Figure 6.

Regulation of the human cyclin D1 promoter by Jun proteins. (A) JunB counteracts c‐Jun activation of the cyclin D1 gene promoter. HeLa cells were transiently transfected with the Δ973cyclinD1LUC plasmid together with increasing amounts of expression constructs for c‐Jun or JunB and a combination of 1 μg of c‐Jun and increasing amounts of JunB. (B) JunB is a weak but positive transactivator on a canonical TRE‐responsive promoter. In the same type of experiment, HeLa cells were transfected with a collagenase–CAT construct together with expression constructs for c‐Jun and JunB. (C) Effect of each of the Jun proteins on the cyclin D1 gene promoter. HeLa cells were transiently transfected with the Δ973cyclinD1LUC plasmid together with expression constructs for c‐Jun, JunB, JunD and mutants of c‐Jun in the N‐terminal phosphorylation sites. (D) JunB and c‐Jun affect the same sites on the cyclin D1 promoter. HeLa cells were transiently transfected with Δ973cyclinD1LUC, Δ973cyclinD1mTRELUC or Δ973cyclinD1mCRELUC plasmids together with c‐Jun and JunB expression vectors.The mean results of two representative experiments are presented.

Generation of NIH 3T3‐derived cell lines expressing a functionally active JunB–ER protein

To investigate further the role of JunB during the cell cycle, a conditional allele for JunB was generated by fusing the full‐length mouse junB gene with the hormone‐binding domain of the human oestrogen receptor (ER). The fusion gene was inserted into a retroviral vector containing the neomycin resistance gene as a selectable marker. The principle of this inducible system is that, although the chimeric protein is constitutively expressed, it is inactive in the absence of hormone, and can be activated by addition of exogenous β‐oestradiol (for a review, see Picard, 1994). Several independent NIH 3T3 clones with stable expression of the JunB–ER fusion protein were established and used for further studies. Control cells containing only the neomycin resistance cassette and two independent JunB–ER‐expressing clones (B2 and B45) were analysed by Western blotting for the expression of the fusion protein and for the transactivation of a collagenase–CAT reporter construct in the absence or presence of oestradiol (Figure 7A and B). The level of fusion protein detected in the clones correlated well with the ability of the two JunB–ER‐expressing clones to activate transcription from a reporter plasmid, containing a single consensus AP‐1‐binding site, in a hormone‐dependent manner. It is noteworthy that irrespective of the amount of fusion protein produced, the transactivation of the collagenase–CAT construct was lower in the NIH 3T3/JunB‐ER clones than in NIH 3T3/c‐Jun‐ER clones previously described (Bossy‐Wetzel et al., 1997), confirming that JunB is a less potent transactivator than c‐Jun (see also Figure 6B). The majority of the experiments using these inducible cell lines have been reproduced using hydroxytamoxifen, a ligand that does not potentiate the hormone‐dependent transcriptional activation domain, in place of β‐oestradiol. Finally, in mitotic cells, the JunB–ER fusion protein displayed a migration pattern similar to that of endogenous protein (Figure 7C), indicating that it is also targeted by Cdc2–cyclin B.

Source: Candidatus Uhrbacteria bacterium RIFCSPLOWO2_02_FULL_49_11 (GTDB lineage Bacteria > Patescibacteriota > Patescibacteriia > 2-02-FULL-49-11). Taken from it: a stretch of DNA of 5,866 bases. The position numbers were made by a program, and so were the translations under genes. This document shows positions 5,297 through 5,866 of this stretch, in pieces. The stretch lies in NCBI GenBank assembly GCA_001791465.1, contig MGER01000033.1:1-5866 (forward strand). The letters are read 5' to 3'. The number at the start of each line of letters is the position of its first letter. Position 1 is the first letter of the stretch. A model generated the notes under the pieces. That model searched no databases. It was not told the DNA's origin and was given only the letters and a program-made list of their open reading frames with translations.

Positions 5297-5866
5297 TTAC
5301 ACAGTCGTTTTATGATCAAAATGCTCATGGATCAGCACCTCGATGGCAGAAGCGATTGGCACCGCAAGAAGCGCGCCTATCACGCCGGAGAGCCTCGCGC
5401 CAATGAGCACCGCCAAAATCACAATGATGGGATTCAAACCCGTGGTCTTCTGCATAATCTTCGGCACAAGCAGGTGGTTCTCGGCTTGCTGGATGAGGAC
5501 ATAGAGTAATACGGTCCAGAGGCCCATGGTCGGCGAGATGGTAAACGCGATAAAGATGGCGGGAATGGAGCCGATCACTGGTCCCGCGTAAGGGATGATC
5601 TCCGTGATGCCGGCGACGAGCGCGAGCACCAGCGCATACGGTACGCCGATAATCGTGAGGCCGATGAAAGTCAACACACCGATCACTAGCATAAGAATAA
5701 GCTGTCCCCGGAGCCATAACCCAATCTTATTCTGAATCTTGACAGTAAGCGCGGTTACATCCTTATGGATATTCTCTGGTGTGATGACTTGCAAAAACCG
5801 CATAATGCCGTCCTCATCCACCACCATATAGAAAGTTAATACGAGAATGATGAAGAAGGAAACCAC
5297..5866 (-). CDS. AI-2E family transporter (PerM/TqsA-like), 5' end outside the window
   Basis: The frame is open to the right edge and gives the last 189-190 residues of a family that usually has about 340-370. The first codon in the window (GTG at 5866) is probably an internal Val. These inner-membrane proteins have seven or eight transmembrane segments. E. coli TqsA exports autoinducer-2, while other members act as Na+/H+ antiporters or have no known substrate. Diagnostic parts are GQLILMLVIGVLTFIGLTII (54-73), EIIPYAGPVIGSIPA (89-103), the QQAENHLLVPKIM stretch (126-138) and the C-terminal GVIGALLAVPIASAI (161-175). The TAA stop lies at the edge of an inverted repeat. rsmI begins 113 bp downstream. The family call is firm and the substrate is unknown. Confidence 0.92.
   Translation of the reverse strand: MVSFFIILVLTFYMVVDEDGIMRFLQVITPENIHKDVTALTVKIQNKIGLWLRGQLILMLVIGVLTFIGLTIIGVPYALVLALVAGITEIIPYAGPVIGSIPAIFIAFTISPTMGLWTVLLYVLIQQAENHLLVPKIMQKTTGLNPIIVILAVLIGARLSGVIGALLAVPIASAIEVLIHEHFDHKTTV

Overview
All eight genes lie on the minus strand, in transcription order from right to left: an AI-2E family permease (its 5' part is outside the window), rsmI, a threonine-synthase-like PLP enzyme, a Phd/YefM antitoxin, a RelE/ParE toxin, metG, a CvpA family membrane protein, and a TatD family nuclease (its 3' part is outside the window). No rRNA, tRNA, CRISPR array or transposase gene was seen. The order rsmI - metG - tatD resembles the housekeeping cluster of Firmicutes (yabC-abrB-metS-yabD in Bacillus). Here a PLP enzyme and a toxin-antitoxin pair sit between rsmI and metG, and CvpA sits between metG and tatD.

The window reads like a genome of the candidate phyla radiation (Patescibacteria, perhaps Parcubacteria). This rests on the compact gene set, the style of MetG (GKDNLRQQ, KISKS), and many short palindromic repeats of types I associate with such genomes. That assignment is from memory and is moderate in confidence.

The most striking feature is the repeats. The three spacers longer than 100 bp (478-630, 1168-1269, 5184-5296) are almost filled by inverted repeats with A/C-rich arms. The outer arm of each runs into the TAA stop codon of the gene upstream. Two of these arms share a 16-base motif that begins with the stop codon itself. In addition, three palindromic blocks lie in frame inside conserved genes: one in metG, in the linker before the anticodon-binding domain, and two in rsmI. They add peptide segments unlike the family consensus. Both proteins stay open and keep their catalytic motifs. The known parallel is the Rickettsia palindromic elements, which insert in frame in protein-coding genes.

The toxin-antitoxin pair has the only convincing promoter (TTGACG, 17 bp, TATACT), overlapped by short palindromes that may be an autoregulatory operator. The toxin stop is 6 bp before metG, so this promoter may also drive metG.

Figure 7.

(A) Immunoblotting analysis of JunB proteins in stable JunB–ER clones. Equal amounts of total extracts from β‐oestradiol‐stimulated NIH 3T3 control cells, NIH 3T3/JunB–ER clone 2 and clone 45 were separated by SDS–PAGE and probed for JunB. Labelled lanes indicate the position of the endogenous JunB protein and the ectopically expressed JunB–ER fusion protein of ∼80 kDa. (B) The JunB–ER protein activates transcription of a transiently transfected TRE reporter in a hormone‐dependent fashion. Control and JunB–ER cells (clones B2 and B45) were transiently transfected with a collagenase–CAT construct and treated for 40 h with β‐oestradiol or solvent. The values and standard deviation represent the results of three independent experiments. (C) The JunB–ER fusion protein is also subjected to Cdc2–cyclin B phosphorylation during mitosis. Equal amounts of total extracts from adherent (Adh) or mitotic (M) NIH 3T3/JunB–ER45 cells were separated by SDS–PAGE and probed for JunB.